Microsoft begins offering customers modified copies of Microsoft Office, as well as issuing patches for Word 2003 and Word 2007, in order to comply with a court order to pull copies of the productivity application that allegedly violate a custom XML patent held by i4i. The case's original verdict ordered Microsoft to pull copies of Word from store shelves and pay the smaller company nearly $300 million in fines. Microsoft has vowed to continue to fight through legal channels, expressing a willingness to head to the Supreme Court if necessary.
Apparently in response to a patent-infringement lawsuit filed against it by small
IT company i4i, Microsoft pulled copies of Office 2007 from its online store and
issued patches for Word 2003 and Word 2007 in its online download center.
Time ran out for Microsoft on Jan. 11, the date by which a legal injunction
demanded that the company stop selling copies of Word that allegedly violated a
custom XML patent held by i4i.
Microsoft had previously indicated that it would comply with the injunction by
removing copies of Word in favor of ones whose coding sidestepped the patent.
In the meantime, Microsoft
has asked that all 11 judges on the U.S. Court of Appeals for the Federal
Circuit review its long-running case with i4i.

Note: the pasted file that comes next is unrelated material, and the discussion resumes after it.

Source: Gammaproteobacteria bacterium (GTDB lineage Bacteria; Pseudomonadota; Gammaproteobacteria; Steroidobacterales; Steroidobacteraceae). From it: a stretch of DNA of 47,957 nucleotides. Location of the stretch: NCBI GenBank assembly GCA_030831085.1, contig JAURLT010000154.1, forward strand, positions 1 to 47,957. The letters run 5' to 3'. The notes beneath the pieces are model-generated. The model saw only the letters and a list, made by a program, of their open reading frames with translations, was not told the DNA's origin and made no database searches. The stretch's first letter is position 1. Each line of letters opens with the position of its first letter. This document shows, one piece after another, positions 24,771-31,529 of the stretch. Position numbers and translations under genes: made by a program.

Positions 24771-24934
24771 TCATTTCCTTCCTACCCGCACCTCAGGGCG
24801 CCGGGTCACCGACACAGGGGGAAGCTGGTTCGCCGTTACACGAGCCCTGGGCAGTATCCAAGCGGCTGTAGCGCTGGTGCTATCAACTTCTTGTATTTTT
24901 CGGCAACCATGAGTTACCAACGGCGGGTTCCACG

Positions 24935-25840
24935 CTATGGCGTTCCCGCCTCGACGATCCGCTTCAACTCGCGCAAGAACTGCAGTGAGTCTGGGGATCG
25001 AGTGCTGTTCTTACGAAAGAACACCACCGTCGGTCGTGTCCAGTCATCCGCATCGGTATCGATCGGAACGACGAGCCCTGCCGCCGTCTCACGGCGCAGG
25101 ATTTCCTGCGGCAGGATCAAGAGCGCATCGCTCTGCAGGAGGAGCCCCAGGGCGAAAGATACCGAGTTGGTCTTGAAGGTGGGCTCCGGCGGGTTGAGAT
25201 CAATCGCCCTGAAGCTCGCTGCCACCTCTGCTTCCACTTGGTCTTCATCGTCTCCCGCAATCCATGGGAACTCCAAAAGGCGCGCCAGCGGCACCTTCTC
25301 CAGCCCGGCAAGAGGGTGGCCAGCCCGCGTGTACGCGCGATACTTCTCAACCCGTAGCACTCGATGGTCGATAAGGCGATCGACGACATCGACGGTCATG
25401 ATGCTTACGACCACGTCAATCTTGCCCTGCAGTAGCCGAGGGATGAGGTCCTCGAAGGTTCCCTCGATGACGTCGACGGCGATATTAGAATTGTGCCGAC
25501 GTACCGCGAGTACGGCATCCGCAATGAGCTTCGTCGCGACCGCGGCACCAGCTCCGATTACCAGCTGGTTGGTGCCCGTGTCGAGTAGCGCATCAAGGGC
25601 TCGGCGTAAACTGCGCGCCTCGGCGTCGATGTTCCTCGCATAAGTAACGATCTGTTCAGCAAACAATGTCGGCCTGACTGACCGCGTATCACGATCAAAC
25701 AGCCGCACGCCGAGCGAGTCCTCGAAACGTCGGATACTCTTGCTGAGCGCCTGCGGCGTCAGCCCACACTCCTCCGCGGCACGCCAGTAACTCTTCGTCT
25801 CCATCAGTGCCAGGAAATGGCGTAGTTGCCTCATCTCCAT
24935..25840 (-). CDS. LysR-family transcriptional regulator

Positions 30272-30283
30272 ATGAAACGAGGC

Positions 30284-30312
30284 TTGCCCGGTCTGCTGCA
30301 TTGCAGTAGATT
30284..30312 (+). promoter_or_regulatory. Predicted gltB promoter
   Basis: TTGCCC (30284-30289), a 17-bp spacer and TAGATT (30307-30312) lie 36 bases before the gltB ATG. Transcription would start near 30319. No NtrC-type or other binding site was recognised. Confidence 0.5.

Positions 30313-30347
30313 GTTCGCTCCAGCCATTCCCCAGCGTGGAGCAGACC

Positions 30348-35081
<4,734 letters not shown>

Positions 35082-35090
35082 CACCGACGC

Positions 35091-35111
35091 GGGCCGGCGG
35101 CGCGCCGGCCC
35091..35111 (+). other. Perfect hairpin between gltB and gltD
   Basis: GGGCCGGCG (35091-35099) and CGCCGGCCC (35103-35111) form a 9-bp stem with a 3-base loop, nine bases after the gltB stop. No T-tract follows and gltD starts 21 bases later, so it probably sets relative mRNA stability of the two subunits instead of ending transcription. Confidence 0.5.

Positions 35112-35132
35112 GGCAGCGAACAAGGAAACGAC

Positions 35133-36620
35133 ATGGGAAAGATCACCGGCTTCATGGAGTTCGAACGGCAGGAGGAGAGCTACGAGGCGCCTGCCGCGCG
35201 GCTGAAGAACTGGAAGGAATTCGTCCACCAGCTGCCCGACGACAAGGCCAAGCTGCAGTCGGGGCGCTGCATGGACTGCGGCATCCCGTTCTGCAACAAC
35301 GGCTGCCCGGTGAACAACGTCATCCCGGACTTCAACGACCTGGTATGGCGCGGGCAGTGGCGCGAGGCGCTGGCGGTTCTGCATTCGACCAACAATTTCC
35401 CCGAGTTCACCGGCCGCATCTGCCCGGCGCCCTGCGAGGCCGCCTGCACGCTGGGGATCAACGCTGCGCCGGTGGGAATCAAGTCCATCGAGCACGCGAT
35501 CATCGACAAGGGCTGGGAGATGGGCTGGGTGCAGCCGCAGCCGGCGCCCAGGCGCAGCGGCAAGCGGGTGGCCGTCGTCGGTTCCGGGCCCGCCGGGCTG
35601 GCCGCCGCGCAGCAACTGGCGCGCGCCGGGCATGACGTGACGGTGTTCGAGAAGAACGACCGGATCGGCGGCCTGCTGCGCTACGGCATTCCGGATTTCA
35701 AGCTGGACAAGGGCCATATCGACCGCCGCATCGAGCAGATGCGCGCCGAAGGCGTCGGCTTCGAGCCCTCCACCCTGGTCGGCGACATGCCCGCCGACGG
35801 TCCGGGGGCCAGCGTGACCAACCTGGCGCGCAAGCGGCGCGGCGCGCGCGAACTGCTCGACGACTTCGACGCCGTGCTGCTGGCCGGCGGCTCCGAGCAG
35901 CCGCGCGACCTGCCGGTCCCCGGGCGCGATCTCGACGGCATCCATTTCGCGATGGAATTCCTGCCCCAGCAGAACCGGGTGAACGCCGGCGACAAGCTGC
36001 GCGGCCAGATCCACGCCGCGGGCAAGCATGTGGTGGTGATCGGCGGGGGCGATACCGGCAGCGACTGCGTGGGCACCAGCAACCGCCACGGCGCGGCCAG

The original verdict,
delivered by the U.S. District Court for the Eastern District of Texas in
August 2009, ordered Microsoft to stop selling copies of Word within 60
days-something that the company has successfully managed to prevent until this
point-and pay i4i nearly $300 million in accumulated fines. The U.S. Court of
Appeals for the Federal Circuit upheld that verdict on Dec. 22.
A full eWEEK breakdown of the suit, i4i's patent and the meaning of custom XML can be found here.
full version of Office Ultimate 2007,
meanwhile, remains available for
$679.95, although the upgrade edition is "not available."
Neither the Microsoft Office 2010 Engineering blog, the official blog of the
Microsoft Office product development group, nor the Microsoft Word 2010 blog,
the official blog of the Microsoft Word product team, have posted updates on
their pages about the situation.
On Jan. 9, Microsoft posted a 5.7MB patch to Office Word 2003 on its Download
stating, "You must install this update if you have been
instructed to do so in a separate communication from Microsoft." The note
adds: "This update will affect a particular custom XML tagging implementation."
Previously, on Jan. 6, Microsoft
had posted a similar note for Word 2007,
saying, "Customers who
purchase or license Word 2007 from Microsoft after Jan. 10, 2010 for use in the United
States and its territories must use updated software that does not include a
particular custom XML tagging
In a Dec. 22 statement to Reuters following the court's upholding of the
verdict, Microsoft spokesperson Kevin Kutz said the company was "moving
quickly to address the injunction issue," adding, "We are also considering
our legal options, which could include a request for a rehearing by the Federal
Circuit of Appeals en banc or a request for a writ of certiorari from the U.S.
The alternative, it would seem, would be to pay close to $300 million in fines,
something the company likely wants to avoid.